I recently came across an OCED report from last December on The Emerging Patent Marketplace written by Tomoya Yanagisawa and Dominique Guellec. The paper covers some of the same ground as our two working papers: Intangible Asset Monetization: The Promise and the Reality and Maximizing Intellectual Property and Intangible Assets: Case Studies in Intangible Asset Finance. The studies start at a very different place, however. Whereas our papers come at the issue from the financing and financial markets perspective, the OECD paper starts from the rise of open innovation and the need for knowledge flows. From that perspective, the report sees the role of IP intermediaries — brokers, analytic specialists, trading platforms, etc. — as key. They also see public policy as playing an important, and balanced role:
In order to facilitate the circulation of IP and promote innovation, it will be very important that policy makers maintain the order of the IP markets by carefully prohibiting anti-innovative activities, in addition to encouraging the development of markets for IP and businesses of IP-specialist firms. Since the characteristics of each IP exploitation activity regarded as anti-innovative are varied and differ in each case, there doesn’t seem to be a specific policy that can prohibit all anti-innovative patent exploitation activities. Therefore policy makers should develop comprehensive policies which include actions in various policy areas such as IP regime, competition and tax policy. In particular policy makers should explore ways of: enhancing transparency and predictability of IPR transactions (e.g. establishing a shared understanding of reasonable market prices by encouraging the disclosure of patent licensing and sales information); strengthening trust in technology transactions by securing the quality of patents; establishing properly tuned regulations against anti-innovative activities in IPR marketplaces (e.g. finding appropriate competition enforcement policies with respect to IPR transactions, and finding appropriate patent remedy policies).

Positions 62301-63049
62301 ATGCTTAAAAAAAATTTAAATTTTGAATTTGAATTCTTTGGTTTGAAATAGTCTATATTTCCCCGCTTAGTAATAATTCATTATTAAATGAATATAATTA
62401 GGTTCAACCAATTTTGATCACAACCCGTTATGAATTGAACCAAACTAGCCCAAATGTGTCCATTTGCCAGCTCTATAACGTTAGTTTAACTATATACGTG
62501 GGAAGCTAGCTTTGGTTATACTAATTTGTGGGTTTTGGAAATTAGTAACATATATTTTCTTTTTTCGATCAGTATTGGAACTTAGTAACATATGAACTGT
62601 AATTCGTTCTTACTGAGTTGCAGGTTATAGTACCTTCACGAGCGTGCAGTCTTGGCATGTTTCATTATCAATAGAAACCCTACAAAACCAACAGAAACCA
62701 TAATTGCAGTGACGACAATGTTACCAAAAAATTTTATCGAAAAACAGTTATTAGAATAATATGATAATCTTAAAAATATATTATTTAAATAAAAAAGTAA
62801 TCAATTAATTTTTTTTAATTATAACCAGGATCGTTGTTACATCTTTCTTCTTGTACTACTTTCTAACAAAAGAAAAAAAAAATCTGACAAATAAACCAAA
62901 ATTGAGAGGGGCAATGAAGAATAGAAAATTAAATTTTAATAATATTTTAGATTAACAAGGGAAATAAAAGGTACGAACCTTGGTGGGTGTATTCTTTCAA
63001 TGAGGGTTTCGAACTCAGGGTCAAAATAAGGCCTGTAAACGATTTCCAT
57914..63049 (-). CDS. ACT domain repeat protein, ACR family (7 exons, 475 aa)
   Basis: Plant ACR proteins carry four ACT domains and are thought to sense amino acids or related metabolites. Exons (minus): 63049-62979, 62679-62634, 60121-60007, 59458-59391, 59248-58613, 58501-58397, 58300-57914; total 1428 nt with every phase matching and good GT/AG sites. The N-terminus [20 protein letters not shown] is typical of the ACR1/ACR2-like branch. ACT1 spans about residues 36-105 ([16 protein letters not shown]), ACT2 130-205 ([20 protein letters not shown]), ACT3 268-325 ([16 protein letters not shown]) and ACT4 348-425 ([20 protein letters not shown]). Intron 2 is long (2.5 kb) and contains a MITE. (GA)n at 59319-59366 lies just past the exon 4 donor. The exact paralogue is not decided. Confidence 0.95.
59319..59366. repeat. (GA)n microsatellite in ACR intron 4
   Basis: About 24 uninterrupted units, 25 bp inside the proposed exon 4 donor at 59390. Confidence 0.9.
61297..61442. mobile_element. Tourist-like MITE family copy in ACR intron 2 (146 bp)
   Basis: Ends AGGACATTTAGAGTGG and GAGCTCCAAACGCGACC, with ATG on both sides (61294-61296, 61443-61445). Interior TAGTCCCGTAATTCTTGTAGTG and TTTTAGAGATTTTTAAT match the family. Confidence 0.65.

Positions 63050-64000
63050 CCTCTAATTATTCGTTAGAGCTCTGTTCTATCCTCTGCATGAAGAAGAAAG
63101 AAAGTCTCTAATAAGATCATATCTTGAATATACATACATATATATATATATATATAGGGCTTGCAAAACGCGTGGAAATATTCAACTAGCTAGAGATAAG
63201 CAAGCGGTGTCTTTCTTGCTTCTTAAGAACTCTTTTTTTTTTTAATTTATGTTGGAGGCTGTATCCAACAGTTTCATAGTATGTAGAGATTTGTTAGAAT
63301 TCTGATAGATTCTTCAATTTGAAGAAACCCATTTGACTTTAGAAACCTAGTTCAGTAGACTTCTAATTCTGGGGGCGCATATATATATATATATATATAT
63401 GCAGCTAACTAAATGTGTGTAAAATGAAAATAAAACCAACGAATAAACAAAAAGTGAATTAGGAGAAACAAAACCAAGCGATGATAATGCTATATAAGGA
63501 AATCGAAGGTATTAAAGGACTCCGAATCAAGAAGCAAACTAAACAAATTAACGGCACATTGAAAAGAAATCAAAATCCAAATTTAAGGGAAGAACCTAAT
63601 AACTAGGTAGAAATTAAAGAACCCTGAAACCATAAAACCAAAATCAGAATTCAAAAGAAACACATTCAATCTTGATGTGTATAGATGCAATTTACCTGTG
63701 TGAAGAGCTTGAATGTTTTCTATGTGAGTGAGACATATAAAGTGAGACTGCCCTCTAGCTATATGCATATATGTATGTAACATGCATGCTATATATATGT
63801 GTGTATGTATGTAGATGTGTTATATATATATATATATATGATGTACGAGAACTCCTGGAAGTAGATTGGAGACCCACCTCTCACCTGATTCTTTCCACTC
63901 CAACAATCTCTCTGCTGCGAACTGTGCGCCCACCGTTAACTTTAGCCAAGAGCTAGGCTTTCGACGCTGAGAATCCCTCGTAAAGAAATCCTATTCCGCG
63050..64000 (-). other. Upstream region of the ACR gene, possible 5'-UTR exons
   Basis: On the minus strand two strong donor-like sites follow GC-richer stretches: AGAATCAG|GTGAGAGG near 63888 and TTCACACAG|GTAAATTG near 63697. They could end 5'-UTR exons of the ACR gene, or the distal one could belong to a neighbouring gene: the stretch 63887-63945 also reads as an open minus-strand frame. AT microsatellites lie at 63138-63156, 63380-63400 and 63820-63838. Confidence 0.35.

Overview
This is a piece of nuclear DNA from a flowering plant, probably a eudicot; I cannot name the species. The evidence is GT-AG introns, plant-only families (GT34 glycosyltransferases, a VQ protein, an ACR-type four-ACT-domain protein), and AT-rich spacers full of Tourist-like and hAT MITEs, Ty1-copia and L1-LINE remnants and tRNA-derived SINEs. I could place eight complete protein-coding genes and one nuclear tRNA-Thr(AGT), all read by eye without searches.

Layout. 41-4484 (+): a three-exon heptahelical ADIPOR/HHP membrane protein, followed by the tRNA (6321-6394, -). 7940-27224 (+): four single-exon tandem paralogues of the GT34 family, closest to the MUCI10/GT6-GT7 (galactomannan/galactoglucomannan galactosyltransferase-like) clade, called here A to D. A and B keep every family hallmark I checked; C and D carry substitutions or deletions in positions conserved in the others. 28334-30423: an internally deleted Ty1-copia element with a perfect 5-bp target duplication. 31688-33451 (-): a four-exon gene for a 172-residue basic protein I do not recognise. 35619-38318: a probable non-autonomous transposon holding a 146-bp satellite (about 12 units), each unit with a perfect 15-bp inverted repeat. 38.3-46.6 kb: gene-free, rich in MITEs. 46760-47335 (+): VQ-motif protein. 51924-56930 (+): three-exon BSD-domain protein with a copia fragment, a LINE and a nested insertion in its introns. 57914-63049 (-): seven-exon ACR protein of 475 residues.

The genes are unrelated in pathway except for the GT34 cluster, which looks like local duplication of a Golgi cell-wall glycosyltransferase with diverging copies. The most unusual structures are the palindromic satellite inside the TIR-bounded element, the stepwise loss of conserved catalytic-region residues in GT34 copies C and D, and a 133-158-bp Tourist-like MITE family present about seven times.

As befits its title, the report is very IP-centric in it view. It does not look at whether patents are the best way of transferring knowledge. The OECD has a “knowledge markets” project underway to look at the broader range of knowledge diffusion mechanisms. I am looking forward to the findings of that broader inquiry.